Team India in siege mode
The recent fallout of reports of a rift within the team has meant that the team has almost completely confined itself to their hotel. Arjun Sen reports.cricket Updated: Jun 07, 2009 02:58 IST
Rain has been lashing Nottingham all night long. Chilly winds have accompanied the rain, and suddenly, the sunny skies that greeted us in London look like an exception rather than the rule.
As you make your way down from the train station to the wonderfully named Maid Marian Way and further towards your hotel, the first sight that strikes you is a group of people waiting outside an Indian restaurant called Curry.
“There're here to see the Indian team, aren't they,” my cab driver Leon offers his unsolicited help in solving the mystery. “They've been here ever since the players reached Nottingham.”
It seems that seeing an Indian player in the flesh is the thing to do around these parts. And come hell or high water, all is forgotten once a star is framed.
Everything, however, has not been going to plan. The recent fallout of reports of a rift within the team has meant that the team has almost completely confined itself to their hotel. The gag order against talking to the media that was placed ahead of the tour was reiterated at the last team meeting by Mahendra Singh Dhoni and Gary Kirsten.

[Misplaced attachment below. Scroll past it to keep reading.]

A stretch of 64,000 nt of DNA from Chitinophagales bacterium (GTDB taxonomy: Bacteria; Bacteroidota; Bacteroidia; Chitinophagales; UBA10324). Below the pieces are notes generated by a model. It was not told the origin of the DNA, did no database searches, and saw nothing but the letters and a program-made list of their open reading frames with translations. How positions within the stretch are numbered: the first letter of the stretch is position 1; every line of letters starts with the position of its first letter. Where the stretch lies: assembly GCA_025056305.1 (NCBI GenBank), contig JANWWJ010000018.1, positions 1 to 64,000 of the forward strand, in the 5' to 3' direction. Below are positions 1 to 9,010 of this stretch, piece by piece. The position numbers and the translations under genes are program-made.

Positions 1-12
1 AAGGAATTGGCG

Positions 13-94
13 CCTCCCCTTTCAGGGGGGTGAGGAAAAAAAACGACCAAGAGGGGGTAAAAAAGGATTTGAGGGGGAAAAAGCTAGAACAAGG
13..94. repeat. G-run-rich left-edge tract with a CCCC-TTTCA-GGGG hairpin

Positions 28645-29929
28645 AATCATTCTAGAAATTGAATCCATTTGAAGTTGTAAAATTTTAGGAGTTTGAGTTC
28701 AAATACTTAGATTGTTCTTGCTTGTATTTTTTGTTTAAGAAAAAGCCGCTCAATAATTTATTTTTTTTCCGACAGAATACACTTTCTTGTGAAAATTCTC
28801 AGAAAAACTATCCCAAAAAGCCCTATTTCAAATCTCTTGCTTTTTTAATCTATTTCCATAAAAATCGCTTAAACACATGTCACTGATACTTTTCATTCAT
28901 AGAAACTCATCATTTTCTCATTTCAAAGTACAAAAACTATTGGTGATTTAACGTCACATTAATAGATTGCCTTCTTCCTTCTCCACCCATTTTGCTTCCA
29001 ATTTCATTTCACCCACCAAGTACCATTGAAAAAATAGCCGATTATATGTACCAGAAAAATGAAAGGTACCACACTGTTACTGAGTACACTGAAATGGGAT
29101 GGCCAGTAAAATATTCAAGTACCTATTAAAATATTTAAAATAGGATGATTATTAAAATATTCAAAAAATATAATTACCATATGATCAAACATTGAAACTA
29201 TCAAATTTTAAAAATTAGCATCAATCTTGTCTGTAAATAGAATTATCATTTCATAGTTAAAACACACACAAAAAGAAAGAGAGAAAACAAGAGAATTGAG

The players have been asked to 'stay away' from answering questions, irrespective of how innocuous they might be, and have been advised to 'stay in or just around the hotel, unless imperative'.
“We have been asked to concentrate on the cricket,” said a player. “They (sections of the media) had no business accusing us of being divided, and it is better that we don't say anything else.”
For the fans, this has come as a rude shock. “The last time the team was here - in 2007 - they were all so friendly, the would hang around in the City Centre, shopping, having a quick bite, this time, they hardly seem to come out of the hotel,” said Anjali, a 23-year-old who wants to click 'just one' photograph with Dhoni. With rain casting a dark shadow over the game, Anjali and her mates could well have to wait longer before they see their heroes.